For many Illinoisans considering whether to file for Chapter 13 bankruptcy, one of the key issues is their credit scores. Or, more specifically, bankruptcy's deleterious effect on those score. But just how serious are these concerns? Let's explore that further.
Credit scores are created by several credit-reporting companies - Experian, Equifax and Trans Union. These companies come up with those scores by scouring public records and talking with creditors (like credit card companies). As part of that research, these companies will normally hear about bankruptcies (which can be found in public records).
Why do these companies spend so much time assembling these records and, ultimately, distilling them into a score? For money, of course. They sell their credit reports to a variety of people and companies such as banks, landlords, employers and lenders.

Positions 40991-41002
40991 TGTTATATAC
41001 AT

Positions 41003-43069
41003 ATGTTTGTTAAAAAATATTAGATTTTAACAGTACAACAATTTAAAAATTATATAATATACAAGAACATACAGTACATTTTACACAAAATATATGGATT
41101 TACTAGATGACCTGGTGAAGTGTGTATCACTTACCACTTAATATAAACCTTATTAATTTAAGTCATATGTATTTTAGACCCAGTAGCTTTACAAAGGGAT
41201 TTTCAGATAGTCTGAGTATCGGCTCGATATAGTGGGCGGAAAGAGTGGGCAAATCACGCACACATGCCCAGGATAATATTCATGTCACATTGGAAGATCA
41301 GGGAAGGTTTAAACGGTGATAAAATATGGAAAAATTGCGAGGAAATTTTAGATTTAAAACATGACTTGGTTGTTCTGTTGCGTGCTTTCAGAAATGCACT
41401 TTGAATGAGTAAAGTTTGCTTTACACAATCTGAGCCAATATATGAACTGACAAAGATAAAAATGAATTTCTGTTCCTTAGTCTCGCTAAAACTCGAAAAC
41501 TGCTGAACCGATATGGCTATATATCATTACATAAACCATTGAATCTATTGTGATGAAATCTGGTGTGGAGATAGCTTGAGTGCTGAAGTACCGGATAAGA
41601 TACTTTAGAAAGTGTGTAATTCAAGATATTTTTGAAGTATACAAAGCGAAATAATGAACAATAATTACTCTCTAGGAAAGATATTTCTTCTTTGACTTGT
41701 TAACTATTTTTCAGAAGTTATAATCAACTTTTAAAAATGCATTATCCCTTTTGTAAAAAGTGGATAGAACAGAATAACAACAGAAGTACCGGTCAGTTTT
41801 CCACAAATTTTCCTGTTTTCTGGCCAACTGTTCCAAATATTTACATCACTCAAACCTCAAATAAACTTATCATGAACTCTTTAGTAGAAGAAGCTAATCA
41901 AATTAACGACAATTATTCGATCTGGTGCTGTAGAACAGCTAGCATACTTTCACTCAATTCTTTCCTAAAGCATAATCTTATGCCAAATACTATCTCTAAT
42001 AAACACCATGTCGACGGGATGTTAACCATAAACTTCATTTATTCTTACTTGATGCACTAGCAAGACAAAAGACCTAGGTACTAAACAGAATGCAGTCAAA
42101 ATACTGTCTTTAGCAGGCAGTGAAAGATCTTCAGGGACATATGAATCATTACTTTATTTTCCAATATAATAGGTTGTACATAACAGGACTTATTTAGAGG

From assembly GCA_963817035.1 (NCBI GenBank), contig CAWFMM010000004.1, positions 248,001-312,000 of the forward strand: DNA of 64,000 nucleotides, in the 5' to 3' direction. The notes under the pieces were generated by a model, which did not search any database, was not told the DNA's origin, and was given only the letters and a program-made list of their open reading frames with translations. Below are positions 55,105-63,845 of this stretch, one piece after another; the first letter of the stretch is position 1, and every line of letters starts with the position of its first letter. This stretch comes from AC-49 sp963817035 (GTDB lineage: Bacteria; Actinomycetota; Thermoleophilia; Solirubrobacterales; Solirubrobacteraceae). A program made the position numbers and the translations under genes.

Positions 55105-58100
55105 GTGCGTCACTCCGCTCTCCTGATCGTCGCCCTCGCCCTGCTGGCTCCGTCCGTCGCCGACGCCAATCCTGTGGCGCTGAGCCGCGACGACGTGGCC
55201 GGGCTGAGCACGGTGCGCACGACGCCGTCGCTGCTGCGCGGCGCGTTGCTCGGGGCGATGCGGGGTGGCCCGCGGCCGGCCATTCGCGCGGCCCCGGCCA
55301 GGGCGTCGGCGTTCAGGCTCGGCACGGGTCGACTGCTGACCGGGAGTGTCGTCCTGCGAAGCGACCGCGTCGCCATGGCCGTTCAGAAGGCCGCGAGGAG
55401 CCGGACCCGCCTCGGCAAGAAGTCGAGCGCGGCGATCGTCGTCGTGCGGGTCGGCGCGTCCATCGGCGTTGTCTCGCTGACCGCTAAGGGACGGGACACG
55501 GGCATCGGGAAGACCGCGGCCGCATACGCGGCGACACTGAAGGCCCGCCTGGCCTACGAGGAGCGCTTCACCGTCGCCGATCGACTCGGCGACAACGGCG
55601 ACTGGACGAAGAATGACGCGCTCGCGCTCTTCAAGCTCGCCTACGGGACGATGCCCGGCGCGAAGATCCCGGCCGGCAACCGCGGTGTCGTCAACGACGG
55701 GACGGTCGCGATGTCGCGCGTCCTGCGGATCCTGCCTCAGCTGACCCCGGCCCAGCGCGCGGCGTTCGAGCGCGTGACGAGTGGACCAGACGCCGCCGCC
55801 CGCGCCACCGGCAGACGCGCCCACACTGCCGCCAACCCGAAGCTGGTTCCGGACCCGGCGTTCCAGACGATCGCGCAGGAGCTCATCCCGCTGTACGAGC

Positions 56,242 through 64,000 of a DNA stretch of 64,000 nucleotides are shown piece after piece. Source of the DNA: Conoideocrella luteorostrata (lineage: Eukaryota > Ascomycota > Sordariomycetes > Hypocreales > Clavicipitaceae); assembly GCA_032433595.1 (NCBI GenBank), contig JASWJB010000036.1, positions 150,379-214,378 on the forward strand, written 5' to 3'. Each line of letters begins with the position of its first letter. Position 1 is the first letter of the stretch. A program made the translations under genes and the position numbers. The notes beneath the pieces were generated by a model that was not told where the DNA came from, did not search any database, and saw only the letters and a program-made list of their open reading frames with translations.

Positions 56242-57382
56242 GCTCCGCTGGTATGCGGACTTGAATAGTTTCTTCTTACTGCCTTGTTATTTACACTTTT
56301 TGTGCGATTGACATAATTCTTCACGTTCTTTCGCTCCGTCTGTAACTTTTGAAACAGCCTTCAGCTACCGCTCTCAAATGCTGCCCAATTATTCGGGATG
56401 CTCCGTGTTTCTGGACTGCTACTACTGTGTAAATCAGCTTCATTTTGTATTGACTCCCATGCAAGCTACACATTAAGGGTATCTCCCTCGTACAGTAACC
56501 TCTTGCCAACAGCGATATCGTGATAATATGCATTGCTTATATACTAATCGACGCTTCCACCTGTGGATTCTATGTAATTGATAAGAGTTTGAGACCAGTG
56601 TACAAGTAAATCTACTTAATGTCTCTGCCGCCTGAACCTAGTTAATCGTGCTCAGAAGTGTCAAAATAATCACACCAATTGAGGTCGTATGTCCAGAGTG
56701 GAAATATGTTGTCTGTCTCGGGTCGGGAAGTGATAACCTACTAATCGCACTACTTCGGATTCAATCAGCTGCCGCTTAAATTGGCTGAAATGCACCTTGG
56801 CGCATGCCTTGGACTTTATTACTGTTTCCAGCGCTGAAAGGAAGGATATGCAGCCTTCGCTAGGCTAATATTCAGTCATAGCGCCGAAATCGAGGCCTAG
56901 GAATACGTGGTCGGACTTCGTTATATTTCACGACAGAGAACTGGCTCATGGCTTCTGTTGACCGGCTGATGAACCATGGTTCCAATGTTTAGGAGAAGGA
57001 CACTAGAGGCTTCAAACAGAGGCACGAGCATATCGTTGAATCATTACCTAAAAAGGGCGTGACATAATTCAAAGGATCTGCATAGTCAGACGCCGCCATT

How long will a bankruptcy stay on those credit reports? For Chapter 13 bankruptcies, 7 years. After that, the information normally must be deleted from a person's credit report.
In the meantime, what can a person do to rebuild his or her credit report? The same thing that everyone can do: obtain credit and then pay it back on time over and over. But that can be easier said than done. After all, it is harder to get credit right after a bankruptcy. But it is possible. For example, if a person can get a co-signer for the credit. Otherwise, a person can sign up for a secured credit card. This kind of card is secured by a bank account. In other words, the card's credit limit is capped at the amount of money in the bank account.
Source: FindLaw, "Rebuilding Credit FAQs," Accessed Dec. 6, 2016